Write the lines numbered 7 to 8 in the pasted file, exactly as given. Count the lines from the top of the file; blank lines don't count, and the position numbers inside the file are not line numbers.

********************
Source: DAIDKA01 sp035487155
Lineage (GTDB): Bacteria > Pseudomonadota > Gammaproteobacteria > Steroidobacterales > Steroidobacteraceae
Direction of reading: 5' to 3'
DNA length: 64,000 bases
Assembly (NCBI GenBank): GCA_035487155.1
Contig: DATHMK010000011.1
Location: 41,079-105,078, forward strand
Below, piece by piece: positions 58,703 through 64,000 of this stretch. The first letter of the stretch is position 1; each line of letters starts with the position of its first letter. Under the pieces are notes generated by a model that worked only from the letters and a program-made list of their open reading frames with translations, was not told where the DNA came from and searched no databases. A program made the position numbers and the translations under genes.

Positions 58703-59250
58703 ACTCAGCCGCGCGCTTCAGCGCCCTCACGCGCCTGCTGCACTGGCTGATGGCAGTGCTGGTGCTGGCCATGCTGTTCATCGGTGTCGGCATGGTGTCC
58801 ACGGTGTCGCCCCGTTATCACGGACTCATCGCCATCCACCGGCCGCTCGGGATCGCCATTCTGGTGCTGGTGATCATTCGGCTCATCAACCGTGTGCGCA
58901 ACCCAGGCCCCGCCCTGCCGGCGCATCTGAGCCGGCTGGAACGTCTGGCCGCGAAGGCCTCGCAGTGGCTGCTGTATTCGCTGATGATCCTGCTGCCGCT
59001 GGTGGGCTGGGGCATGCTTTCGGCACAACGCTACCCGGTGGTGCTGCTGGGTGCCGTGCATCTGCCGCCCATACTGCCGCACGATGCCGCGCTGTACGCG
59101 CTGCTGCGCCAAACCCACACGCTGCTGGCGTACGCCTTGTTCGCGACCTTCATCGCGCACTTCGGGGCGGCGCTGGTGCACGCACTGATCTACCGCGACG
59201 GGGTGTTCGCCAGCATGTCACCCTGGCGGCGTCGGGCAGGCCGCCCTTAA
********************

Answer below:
Location: 41,079-105,078, forward strand
Below, piece by piece: positions 58,703 through 64,000 of this stretch. The first letter of the stretch is position 1; each line of letters starts with the position of its first letter. Under the pieces are notes generated by a model that worked only from the letters and a program-made list of their open reading frames with translations, was not told where the DNA came from and searched no databases. A program made the position numbers and the translations under genes.